By Susan Gately - 08 September, 2017
“In Lourdes, the sick and weak have pride of place and become central in our interaction,” says leader of Dublin diocesan pilgrimage, Archbishop Diarmuid Martin.
There was a palpable excitement yesterday in Dublin airport as capacity numbers of sick pilgrims left aboard ten flights bound for Lourdes with the Dublin Diocesan Pilgrimage to the French shrine.
The pilgrimage began yesterday and runs until Tuesday next, 12 September. The group, led by Archbishop Diarmuid Martin, included 200 sick pilgrims, as well as parishioners, students, priests, volunteers, musicians and medical teams.
“The silence of Lourdes helps us to move beyond thinking about ourselves and begin to see others differently. Illness and physical or mental frailty are not looked on as reducing the dignity of anyone,” said Archbishop Martin, who is making his 14th pilgrimage to Lourdes as Archbishop of Dublin.
“Here in Lourdes it is the sick and the weak who have pride of place and who become central in our interaction. This is the experience of our helpers, young and old, veterans of the pilgrimage and those who are here for the first time.”
Prayer and silence help us to relate with others in a different way, he added. “It is that experience which brings our helpers back to Lourdes year after year.”
Organisers of the pilgrimages to the French Marian shrine were taken aback at the level of demand this year, the highest for many years.
Around 70 volunteers arrived in Lourdes in advance of yesterday’s departure, preparing for the arrival of the sick, who will be staying at the Accueil Notre Dame, a clinic close to the Grotto in Lourdes, with many of the facilities of a modern hospital.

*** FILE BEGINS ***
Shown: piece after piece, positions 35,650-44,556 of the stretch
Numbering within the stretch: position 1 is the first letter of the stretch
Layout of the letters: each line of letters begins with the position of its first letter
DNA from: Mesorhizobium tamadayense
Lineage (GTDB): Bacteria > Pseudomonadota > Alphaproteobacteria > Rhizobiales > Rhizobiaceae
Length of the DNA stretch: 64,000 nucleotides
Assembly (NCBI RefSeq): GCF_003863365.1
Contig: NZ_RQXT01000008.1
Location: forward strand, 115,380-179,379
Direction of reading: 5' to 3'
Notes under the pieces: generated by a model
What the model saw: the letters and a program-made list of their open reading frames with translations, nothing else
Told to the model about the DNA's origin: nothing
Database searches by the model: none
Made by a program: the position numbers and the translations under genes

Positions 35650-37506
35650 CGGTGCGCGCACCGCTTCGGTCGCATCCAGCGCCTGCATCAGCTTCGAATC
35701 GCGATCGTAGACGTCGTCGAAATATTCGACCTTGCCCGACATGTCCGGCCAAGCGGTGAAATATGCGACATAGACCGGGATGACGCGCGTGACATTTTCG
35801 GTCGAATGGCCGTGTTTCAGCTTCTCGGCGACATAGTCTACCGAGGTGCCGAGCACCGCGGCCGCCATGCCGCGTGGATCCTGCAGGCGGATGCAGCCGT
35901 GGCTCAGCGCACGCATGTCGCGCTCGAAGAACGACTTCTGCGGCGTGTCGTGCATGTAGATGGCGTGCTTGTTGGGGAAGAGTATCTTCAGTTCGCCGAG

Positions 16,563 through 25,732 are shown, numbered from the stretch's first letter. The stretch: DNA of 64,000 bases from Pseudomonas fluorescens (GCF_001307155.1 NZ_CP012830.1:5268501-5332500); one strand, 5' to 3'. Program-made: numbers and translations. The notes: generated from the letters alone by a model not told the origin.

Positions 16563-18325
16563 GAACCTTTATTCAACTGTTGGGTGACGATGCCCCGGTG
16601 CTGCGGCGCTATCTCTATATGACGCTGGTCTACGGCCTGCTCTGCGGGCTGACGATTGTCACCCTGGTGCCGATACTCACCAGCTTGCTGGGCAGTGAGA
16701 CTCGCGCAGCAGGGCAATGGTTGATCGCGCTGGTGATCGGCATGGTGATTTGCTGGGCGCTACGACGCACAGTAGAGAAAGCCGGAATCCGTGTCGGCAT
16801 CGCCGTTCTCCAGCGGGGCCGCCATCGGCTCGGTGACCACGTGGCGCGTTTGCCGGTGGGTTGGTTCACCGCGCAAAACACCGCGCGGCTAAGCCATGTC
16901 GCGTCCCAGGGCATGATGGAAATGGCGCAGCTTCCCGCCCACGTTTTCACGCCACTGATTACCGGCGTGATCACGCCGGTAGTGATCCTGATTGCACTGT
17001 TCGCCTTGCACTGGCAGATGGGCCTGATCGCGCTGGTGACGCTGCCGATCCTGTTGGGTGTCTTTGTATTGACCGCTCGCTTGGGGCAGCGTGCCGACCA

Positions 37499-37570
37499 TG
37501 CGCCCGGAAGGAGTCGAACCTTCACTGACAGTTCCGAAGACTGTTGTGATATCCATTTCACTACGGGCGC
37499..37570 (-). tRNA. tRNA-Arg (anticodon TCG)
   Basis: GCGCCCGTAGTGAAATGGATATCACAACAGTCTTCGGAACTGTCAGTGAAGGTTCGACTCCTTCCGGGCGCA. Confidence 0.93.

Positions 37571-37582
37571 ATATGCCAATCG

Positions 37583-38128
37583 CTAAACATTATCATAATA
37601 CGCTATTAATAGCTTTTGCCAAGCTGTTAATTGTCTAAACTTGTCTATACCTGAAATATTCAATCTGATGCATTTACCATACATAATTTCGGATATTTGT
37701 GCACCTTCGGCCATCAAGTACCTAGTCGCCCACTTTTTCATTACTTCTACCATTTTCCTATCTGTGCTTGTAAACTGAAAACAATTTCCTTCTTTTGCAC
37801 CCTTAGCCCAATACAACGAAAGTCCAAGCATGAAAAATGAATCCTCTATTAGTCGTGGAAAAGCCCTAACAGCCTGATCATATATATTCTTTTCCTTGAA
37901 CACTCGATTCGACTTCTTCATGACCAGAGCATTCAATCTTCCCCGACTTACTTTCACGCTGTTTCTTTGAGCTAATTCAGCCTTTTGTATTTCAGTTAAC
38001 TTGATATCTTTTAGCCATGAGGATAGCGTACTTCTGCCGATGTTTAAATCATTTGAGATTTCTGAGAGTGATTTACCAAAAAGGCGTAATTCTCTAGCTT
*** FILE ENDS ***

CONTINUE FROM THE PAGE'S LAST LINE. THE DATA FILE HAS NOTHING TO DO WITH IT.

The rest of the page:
Among the pilgrims this year are a group from the Deaf community accompanied by Chaplain Fr Gerard Tyrell and six signing volunteers to assist with the group’s needs.
In addition, over a hundred secondary students from schools throughout the Archdiocese are travelling – including for the first time students from Coláiste Chill Mhantáin and Maryfield College in Drumcondra.
A further 300 young adults are joining the Youth Group, and there are 45 nurses and 8 doctors. Both Crosscare – the social care agency of the Archdiocese of Dublin – and the Diocesan Child Safeguarding and Protection office are represented among the pilgrims.
The first Dublin Diocesan Pilgrimage to Lourdes took place in 1949. According to the Dublin diocesan website, the fare for the five-day event was £33.
Pilgrims, including 38 sick people, left on Monday morning 8 August 1949, after Mass celebrated by Archbishop John McQuaid. All had been fasting since midnight.
They then took special trains to Dun Laoghaire to embark on the steamer SS Princess Maud for Holyhead. The pilgrims continued on to London for an overnight stop, travelling the next day to Folkestone and Boulogne and then by non-stop train to Bordeaux. “Here, there was a short stop for Mass in the Cathedral and then on to Lourdes, arriving several hours later. The journey took almost two and a half days,” says the site.
The mode of transport may have changed since that first pilgrimage, but the enthusiasm of the pilgrims is just as strong.